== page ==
Supplement with Fish Oil

Iceland Pure and Nordic Naturals fish oil for pets

Iceland Pure and Nordic Naturals fish oil products for pets

Fish oil helps to condition and moisturize the skin from the inside out.  Omega-3 fatty acids are an important component of cell membranes, and strong cell membranes are needed to maintain the water content of cells and tissues.  Please note that it is important to give your pets fish oils rather than plant-sourced oils (such as flax or olive) because dogs and cats do not efficiently convert the long-chain fatty acids in plant oils into the beneficial forms (DHA and EPA) they can utilize[Our highly recommended fish oil brands for pets:  Iceland Pure and Nordic Naturals.]

Add Body Guard Food Supplement to Meals

Protec Body Guard

Protec Body Guard food supplement for dogs and cats

Protec Body Guard is chock-full of fantastic ingredients to improve any pet’s diet and overall health, but two ingredients in particular support skin health:  lecithin and choline chloride.  Lecithin is a dry source of fatty acids and phospholipids that help maintain cell membrane integrity.  Choline is an important building block in many cellular molecules, and is a component of the structural phospholipids that are abundant in cell membranes.

Be Gentle to Your Pet’s Skin

Use only gentle, all-natural shampoos and conditioners that are free of harsh chemicals and detergents, which can strip natural oils from the skin, leading to dryness and irritation.  Look for products that contain natural moisturizers such as oatmeal, aloe, or neem.  Too-frequent bathing can overdry the skin, so use grooming wipes or waterless shampoos to remove surface dirt from the coat as needed.

The Difference Between Puppy Food and Adult Dog Food

Declan a Great Dane Puppy

Declan, a gorgeous Great Dane puppy, eats an “all life stages” dog food with appropriate calcium and phosphorus levels for growing a large-breed puppy to healthy adulthood.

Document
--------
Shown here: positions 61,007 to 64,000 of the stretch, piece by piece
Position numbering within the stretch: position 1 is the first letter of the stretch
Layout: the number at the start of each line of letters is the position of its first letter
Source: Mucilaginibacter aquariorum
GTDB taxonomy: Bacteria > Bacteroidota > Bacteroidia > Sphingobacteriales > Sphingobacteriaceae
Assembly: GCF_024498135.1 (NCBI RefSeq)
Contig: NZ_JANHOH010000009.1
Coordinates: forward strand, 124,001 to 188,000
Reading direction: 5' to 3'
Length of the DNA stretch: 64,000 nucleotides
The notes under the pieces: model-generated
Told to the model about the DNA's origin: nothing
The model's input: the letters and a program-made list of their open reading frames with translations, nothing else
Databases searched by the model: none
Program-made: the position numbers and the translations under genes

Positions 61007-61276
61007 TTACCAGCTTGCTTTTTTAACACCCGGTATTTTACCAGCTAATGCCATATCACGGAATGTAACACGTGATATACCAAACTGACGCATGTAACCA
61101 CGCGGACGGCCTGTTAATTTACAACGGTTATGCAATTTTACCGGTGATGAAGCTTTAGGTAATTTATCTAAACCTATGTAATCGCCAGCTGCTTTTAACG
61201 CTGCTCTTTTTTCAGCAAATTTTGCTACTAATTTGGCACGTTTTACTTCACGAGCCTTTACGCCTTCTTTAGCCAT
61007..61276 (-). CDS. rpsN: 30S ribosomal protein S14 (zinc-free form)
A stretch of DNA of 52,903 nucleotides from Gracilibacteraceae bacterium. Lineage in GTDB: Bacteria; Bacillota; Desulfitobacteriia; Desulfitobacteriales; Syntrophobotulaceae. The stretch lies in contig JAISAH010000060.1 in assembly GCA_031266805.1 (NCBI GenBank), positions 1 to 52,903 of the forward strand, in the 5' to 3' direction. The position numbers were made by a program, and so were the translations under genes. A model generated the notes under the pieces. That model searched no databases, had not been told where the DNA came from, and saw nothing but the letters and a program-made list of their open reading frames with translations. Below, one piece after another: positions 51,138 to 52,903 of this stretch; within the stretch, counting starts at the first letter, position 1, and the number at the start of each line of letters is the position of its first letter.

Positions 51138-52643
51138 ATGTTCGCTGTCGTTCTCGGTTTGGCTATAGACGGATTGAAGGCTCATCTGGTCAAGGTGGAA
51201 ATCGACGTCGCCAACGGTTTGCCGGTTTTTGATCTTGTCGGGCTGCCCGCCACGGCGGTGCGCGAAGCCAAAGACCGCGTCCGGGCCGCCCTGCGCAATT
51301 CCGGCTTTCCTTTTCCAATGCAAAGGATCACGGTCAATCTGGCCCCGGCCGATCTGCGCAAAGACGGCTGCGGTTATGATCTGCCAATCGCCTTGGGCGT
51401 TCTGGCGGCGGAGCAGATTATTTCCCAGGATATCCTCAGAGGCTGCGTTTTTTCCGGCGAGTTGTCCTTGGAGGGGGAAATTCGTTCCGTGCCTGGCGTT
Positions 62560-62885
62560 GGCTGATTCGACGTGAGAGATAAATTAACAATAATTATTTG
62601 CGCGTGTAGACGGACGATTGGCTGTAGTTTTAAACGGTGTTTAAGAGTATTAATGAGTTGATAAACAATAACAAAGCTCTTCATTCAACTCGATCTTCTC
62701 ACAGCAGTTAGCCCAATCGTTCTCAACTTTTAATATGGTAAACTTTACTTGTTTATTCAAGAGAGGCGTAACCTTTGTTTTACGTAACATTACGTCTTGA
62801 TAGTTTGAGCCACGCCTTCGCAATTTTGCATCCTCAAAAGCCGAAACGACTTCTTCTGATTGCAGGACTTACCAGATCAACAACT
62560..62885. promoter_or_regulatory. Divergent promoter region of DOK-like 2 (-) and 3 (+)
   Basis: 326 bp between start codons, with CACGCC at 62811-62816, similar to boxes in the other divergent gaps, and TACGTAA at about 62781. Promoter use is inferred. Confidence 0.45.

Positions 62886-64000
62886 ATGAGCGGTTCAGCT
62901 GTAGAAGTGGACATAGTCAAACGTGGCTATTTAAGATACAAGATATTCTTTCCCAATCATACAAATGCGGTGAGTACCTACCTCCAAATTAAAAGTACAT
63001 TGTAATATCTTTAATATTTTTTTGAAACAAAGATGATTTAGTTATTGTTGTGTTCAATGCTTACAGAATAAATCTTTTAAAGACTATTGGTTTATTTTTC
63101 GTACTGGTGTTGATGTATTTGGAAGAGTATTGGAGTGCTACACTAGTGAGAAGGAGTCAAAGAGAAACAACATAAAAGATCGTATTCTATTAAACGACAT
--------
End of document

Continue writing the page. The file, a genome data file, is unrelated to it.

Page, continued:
Q: What is the difference between puppy food and adult dog food?

A.  Pet foods that are marketed in the United States as being “complete and balanced” must meet nutritional standards set by AAFCO, the Association of American Feed Control Officials.  AAFCO has defined only two nutrient profiles for dogs: “adult maintenance” (for adult dogs with normal activity levels), and “growth and reproduction” (for puppies and pregnant or lactating females).

The nutrient profile for “growth and reproduction” is more stringent and requires higher minimum levels of protein, fat, calcium, phosphorus, sodium, and chloride.  Foods that have only met the minimum nutrient requirements for “adult maintenance” will be labeled as such.  Foods that have met the minimum nutrient requirements for “growth and reproduction” are considered suitable for all life stages of dogs, and may be labeled either as a “puppy food” suitable for “growth and reproduction,” or as a dog food which is suitable for “all life stages.”

Please note that while a statement of AAFCO compliance indicates a particular food meets the minimum industry standards for nutritional content, it in no way indicates the quality of the ingredients used to make that food.  Carefully review the ingredient panel of any food before you purchase it!

 

[NOTE:  Jeff Smith & Lisa McKitrick of Boofy’s Best for Pets originally answered this question in the “Ask the Pet Pros” section of Albuquerque The Magazine‘s June 2011 issue.]